(after Grimms’ Märchen, No.75):
The famous collection of folktales by Jakob and Wilhelm Grimm, Kinder- und Haus-Märchen (1819), includes a number of Aesopean fables, among various other forms of the storyteller’s art (cf headnote to ‘The Bride’s Story‘).
But honey / Was shortly found in his carcass:
As one would expect, fables are also found in the Bible. In Judges XIV.5-9, the young Samson is attacked by a lion, which he kills. Later he finds that “there was a swarm of bees and honey in the carcase of the lion” – and eats of the honey. But Samson misuses his God-given strength: “It is not good to eat much honey: so for men to seek their own glory is not glory” (Proverbs XXV.27)… However, the Bible is ambivalent as regards honey, and elsewhere it is likened to wisdom or understanding: “My son, eat thou honey…, which is sweet to thy taste: So shall the knowledge of wisdom be to thy soul: when thou hast found it, then there shall be a reward” (Proverbs XXIV.13-14).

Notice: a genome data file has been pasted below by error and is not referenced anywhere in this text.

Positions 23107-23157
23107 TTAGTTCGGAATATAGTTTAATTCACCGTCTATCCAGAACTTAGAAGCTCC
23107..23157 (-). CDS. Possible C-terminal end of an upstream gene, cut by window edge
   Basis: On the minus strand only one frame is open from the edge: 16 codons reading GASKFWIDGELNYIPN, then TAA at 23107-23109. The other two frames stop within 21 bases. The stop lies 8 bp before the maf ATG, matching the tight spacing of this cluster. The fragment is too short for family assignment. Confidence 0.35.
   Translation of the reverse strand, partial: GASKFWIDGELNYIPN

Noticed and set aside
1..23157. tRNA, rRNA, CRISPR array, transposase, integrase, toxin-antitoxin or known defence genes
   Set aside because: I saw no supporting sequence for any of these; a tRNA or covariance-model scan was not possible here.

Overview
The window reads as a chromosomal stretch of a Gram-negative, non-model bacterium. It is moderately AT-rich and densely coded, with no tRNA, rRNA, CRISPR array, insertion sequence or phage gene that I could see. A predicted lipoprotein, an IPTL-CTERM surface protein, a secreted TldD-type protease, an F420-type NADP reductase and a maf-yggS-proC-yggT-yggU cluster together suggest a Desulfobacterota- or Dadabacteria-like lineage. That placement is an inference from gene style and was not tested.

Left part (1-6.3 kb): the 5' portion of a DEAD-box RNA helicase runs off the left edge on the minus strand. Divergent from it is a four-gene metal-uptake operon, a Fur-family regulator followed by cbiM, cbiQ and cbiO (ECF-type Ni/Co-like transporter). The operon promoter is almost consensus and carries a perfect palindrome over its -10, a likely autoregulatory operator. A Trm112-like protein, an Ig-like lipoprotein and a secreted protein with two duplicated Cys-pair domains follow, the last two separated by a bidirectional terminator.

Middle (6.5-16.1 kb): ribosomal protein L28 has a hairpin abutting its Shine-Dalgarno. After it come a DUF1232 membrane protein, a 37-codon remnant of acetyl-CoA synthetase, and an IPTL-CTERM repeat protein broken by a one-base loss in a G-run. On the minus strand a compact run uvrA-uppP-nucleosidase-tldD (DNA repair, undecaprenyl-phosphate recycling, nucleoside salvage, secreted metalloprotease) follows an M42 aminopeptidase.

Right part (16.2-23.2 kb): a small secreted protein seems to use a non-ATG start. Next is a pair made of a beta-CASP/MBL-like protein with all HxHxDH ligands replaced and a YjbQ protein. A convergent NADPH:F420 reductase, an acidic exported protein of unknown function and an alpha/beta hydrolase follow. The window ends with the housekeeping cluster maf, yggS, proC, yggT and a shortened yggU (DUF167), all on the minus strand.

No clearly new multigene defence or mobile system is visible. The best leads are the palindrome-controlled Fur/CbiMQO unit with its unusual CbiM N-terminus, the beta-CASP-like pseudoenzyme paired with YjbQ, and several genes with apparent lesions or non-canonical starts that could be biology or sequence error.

W.D. JACKSON’s five books and a pamphlet are all parts of his work-in-progress, Then and Now, on the subject of the individual’s place in history. This column is also a part of that work. His most recent book, Opus 3 (Shoestring Press, Nov. 2018), was reviewed in The Fortnightly, and was one of Frederick Raphael’s TLS Books of the Year in 2019. A review by Chris McCully in PN Review 253 can be read here (under Altered Distances Vol 54, Nos. 1-2, ‘Special Features’). A new pamphlet, Aesopean (with woodcuts by Alan Dixon) is due from Shoestring in 2022. The Fortnightly archive for W.D. Jackson is here.
ALAN DIXON was born in Waterloo, Lancashire, and has been exhibiting his prints since the 1960s. Shoestring Press published his 73 Woodcuts in 2011 and Wood and Ink in 2013. An exhibition of prints at the Redfern Gallery, London, was held to coincide with the launch of his most recent collection of poems, The Wall Dancer, Shoestring Press, 2017.